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Software Development

Mozilla Extends WebAssembly Beyond the Browser with WASI

Apr 2nd, 2019 3:00am by
Featued image for: Mozilla Extends WebAssembly Beyond the Browser with WASI

Mozilla’s WebAssembly started as an experiment, almost a question: is it possible to run arbitrary code in a browser without breaking the browser sandbox? A side benefit would be faster web applications that would outperform current web technologies, allowing developers to bring existing desktop applications to the web.

It was an experiment that arrived at the right time. Microsoft was deprecating its ActiveX plug-in model, as was Google with its NaCl tools. Old web development models were rapidly disappearing, washed away by a tide of security breaches and a lack of cross-platform compatibility.

Since its initial launch, WebAssembly has been adopted by all the major browsers, with support from Mozilla, Google, Microsoft, and Apple, who’ve all contributed code.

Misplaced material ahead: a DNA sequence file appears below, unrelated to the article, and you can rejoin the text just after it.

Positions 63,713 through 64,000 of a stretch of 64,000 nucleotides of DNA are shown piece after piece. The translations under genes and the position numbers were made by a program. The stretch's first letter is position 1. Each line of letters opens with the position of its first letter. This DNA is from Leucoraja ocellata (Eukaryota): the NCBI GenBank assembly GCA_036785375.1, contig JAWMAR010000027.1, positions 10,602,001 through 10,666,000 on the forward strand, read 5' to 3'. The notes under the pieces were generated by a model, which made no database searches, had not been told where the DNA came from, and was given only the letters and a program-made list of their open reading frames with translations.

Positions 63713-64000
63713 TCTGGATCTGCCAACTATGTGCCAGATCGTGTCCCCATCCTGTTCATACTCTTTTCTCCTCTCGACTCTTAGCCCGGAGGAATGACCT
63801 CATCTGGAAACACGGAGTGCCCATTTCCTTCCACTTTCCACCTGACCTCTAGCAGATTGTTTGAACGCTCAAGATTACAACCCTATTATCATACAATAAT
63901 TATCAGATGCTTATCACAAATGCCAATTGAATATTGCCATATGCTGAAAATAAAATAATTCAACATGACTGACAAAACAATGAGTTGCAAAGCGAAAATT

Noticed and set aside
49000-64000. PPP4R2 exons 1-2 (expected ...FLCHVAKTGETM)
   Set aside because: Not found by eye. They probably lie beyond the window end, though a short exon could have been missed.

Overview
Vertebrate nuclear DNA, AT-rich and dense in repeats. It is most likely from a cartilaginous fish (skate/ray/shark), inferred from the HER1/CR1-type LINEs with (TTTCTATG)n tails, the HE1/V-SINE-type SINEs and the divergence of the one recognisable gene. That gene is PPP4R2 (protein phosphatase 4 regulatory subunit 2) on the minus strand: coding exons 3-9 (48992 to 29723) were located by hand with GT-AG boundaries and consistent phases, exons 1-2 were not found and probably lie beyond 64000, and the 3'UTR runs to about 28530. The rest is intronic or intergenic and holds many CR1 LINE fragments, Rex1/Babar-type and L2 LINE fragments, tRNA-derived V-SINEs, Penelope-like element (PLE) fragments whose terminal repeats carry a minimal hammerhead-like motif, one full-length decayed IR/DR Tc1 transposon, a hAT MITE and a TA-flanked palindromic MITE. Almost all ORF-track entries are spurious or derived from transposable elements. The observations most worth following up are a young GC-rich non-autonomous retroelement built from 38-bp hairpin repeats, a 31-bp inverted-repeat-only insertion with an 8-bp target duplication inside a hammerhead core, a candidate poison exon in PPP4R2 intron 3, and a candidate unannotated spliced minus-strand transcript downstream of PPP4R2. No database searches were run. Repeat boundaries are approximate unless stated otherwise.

Best thought of as a definition of a virtual machine, WebAssembly works with the browser’s JavaScript engine to run code at speeds that compare well with native code. Instead of JavaScript’s byte code approach, it takes code written in familiar languages like C and C#, and converts it first to an assembly language-like bytecode before a final compilation as binary. WebAssembly executables are compiled before being delivered to browsers, making them a compact and efficient way of adding complex functionality to web applications.

There’s a lot to like around WebAssembly, and it’s already starting to influence thinking around popular web frameworks. Microsoft is experimenting with it as the foundation of Blazor, an in-browser extension of its ASP.NET Core application platform.